Today at the federal court in Miami, federal prosecutors announced a record-setting sentence for a human trafficking case:  for the first time in US history, a person was convicted of human trafficking of minors for sex.

In 2012, police arrested dozens of Chinese nationals for trafficking Central American women to work as prostitutes in the United States. They all claimed to be victims of human trafficking, but few if any of them were actually trafficked. But, in 2013, a federal jury in Los Angeles found them all guilty of sex trafficking, and in 2014, they were sentenced to 15 years to life in prison.

On February 26, U.S. District Judge Michael H. Schneider determined that Jennifer Alden and Kristy Hall-Perrin (collectively, “the defendants”) will be sentenced to 15 years to life in federal prison, followed by lifetime supervised release, for offenses related to human trafficking.. Read more about human trafficking meaning and let us know what you think.

Victim says he/she wants a better future

SAN LOUIS OBISPO – San Luis Obispo District Attorney Dan Doe announced Friday, May 21, that Lucion Lee Edwards Banks (born 3/29/83) of Sacramento has been sentenced to 15 years to life in state prison for the human trafficking of a 14-year-old girl in San Luis Obispo County.

The 15th. In March, a San Luis Obispo County jury found Banks, 38, guilty of trafficking a 14-year-old victim by means of force, fear, fraud, deceit, coercion, force, duress, threat or threat of unlawful injury.

The conviction was the result of a routine traffic stop by Quentin Rouse, police officer in San Luis Obispo, who quickly discovered evidence that Banks was involved in trafficking a young victim for commercial sexual exploitation.

The Honorable Judge Barry T. LaBarbera sentenced Banks to 15 years to life in state prison. In addition, Banks must register as a sex offender for the rest of his life.

The young victim, identified in court as Jane Doe, was present at the sentencing and gave a powerful account of how the crime has affected her life, focusing on her desire for a better future.

I am happy to say that I no longer feel fear. I’m graduating from high school. I’m going to beauty school. Besides, I’ll have my own apartment, Jane Doe told the court. I have a feeling that if the San Luis Obispo police hadn’t arrested him, he would have continued to beat and use me.

This conviction and sentence are yet another testament to the importance of our Human Trafficking Task Force and the sad reality of youth trafficking in San Luis Obispo County, said District Attorney Dan Dow. The District Attorney’s Office will continue to do everything in its power to prevent child trafficking in our community and to hold traffickers accountable for their crimes.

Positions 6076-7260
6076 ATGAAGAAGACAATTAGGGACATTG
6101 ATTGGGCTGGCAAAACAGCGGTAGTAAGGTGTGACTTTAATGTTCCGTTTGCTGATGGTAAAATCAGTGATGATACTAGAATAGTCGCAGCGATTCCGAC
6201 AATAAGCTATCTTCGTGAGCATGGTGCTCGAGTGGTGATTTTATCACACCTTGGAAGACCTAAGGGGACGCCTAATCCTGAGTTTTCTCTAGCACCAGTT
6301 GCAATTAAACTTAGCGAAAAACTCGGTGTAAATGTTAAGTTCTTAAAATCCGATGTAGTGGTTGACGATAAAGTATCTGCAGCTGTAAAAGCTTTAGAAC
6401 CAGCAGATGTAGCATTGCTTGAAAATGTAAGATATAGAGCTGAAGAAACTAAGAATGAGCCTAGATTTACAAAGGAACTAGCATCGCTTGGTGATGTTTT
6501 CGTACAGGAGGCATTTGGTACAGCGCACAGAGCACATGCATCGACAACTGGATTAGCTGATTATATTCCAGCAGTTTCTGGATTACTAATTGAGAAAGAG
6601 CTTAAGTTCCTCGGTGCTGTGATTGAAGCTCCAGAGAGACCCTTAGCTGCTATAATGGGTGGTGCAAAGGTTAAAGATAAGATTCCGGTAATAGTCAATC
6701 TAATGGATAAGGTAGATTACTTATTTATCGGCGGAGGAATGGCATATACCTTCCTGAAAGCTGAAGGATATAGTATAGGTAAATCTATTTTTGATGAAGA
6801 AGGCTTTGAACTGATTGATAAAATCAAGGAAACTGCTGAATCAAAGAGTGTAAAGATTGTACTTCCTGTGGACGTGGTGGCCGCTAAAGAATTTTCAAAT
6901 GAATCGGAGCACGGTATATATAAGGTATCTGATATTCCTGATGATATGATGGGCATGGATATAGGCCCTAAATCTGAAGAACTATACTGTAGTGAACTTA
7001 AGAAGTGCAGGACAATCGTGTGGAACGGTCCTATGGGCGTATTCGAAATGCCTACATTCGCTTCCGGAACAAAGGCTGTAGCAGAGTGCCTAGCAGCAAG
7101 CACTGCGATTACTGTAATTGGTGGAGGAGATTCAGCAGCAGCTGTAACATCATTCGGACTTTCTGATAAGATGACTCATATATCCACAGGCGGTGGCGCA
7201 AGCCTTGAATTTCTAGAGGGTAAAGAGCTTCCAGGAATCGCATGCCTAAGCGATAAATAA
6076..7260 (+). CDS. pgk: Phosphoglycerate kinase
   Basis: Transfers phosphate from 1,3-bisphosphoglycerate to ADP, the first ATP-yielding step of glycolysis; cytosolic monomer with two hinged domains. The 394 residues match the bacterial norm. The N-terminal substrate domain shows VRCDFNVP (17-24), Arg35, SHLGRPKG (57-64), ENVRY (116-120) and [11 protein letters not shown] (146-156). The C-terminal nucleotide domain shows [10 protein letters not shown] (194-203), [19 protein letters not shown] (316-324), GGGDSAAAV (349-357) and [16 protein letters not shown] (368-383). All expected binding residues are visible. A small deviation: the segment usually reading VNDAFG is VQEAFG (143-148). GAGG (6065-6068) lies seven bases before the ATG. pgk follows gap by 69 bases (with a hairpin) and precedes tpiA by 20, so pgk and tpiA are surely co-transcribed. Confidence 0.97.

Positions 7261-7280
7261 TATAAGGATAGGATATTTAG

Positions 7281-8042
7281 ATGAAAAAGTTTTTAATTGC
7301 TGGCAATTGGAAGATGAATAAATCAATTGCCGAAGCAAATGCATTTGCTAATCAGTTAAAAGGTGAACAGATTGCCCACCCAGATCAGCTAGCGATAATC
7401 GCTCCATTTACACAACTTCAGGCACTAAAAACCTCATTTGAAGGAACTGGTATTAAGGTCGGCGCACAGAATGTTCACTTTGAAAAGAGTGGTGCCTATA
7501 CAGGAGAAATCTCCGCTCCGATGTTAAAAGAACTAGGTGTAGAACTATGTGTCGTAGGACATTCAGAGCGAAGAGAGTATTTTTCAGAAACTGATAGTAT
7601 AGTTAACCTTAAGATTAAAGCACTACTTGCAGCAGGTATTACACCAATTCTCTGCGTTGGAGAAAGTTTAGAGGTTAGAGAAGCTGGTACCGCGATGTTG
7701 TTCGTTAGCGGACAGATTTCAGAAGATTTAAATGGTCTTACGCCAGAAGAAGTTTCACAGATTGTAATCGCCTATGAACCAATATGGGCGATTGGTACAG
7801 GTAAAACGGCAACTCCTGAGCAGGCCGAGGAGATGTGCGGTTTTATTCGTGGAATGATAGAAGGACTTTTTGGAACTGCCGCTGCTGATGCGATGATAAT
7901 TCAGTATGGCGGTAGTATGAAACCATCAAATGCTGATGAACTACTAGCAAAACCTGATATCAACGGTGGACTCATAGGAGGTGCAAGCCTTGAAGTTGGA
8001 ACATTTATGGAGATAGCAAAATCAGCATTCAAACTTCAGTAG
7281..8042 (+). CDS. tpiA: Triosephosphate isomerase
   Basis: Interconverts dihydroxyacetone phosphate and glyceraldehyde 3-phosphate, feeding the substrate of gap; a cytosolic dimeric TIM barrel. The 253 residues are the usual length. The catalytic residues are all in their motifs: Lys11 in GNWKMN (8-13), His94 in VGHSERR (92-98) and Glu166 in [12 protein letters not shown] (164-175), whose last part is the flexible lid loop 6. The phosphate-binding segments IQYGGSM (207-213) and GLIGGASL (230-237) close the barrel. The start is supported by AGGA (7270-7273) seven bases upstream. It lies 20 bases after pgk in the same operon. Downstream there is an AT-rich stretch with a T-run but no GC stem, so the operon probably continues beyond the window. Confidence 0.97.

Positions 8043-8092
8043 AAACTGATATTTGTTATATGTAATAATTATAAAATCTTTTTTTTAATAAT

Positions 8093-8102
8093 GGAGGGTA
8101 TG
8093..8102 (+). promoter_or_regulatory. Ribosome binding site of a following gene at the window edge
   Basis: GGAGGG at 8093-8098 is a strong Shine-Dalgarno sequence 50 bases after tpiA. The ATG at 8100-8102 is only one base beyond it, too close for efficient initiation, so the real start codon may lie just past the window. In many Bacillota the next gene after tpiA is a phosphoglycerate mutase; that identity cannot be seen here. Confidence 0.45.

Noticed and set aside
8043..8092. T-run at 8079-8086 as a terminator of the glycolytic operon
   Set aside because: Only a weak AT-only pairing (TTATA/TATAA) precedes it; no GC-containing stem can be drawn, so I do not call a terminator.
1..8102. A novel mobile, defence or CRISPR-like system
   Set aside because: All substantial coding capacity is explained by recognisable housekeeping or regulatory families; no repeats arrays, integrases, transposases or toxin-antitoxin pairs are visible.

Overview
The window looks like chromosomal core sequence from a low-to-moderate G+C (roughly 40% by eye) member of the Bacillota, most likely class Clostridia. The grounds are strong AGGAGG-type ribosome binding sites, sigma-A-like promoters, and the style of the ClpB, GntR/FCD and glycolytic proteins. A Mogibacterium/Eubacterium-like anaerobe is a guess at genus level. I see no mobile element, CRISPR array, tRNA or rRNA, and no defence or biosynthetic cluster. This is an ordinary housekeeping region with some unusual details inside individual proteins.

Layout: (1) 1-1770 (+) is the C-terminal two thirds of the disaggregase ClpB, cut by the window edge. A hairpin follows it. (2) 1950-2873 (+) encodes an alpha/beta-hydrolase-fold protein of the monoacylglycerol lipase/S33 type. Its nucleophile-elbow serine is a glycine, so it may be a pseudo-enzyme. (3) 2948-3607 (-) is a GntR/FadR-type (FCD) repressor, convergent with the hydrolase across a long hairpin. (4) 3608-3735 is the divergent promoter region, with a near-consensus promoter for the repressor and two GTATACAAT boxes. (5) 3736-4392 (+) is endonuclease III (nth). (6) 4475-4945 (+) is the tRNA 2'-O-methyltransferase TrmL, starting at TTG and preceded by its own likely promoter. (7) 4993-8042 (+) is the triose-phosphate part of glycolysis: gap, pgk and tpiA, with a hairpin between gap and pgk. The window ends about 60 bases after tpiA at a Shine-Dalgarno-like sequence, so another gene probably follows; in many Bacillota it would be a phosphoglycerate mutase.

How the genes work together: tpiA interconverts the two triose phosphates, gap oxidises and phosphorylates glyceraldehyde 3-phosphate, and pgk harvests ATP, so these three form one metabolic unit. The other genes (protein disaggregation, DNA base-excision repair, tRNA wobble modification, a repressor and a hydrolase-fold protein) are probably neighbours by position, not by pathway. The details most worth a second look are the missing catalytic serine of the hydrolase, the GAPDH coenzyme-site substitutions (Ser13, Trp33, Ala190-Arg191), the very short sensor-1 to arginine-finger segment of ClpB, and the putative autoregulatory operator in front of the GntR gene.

In addition to the local police witnesses, an expert from the Alameda County District Attorney’s Office, Detective Tim Bergquist, testified on the subject of human trafficking and explained to the jury the dynamics and subculture of human trafficking. Nancy E. O’Malley, Alameda County District Attorney, is one of the leaders in the fight against human trafficking in California and foundedHEAT Watchseveral years ago.

The Prosecutor’s Office would like to thank its partners who have been involved in the investigation of this case for the past two years: City of San Luis Obispo Police Department, San Luis Obispo County Department of Social Services, Court Appointed Special Advocates (CASA), Family Care Network, Alameda County District Attorney’s Office Inspection Unit, San Luis Obispo County District Attorney’s Office Investigation Bureau, Christopher G. Mony Victim and Witness Assistance Center, and our Child Abuse Interview Team (CAIT).

The case was investigated by the City of San Luis Obispo Police Department, with the assistance of the District Attorney’s Investigative Office; the prosecution was conducted by Assistant District Attorney Christopher B. Blanc.

If you or someone you know is being forced into an activity and can’t get out – whether it’s sex work, working in a home, farm, construction, factory, store, restaurant or other job – call the National Human Trafficking Hotline at 1(888)373-7888 or text 233733 (BE FREE).

On the spot, please contact: Crime Stoppers at (805)549-STOP; text SLOTIPS plus your message to CRIMES (274637). You may also call the District Attorney’s Office Victim Assistance Unit at (805)781-5821 or toll free at (866)781-5821.

Also, visit our website more information about the Human Trafficking Task Force and available resources.


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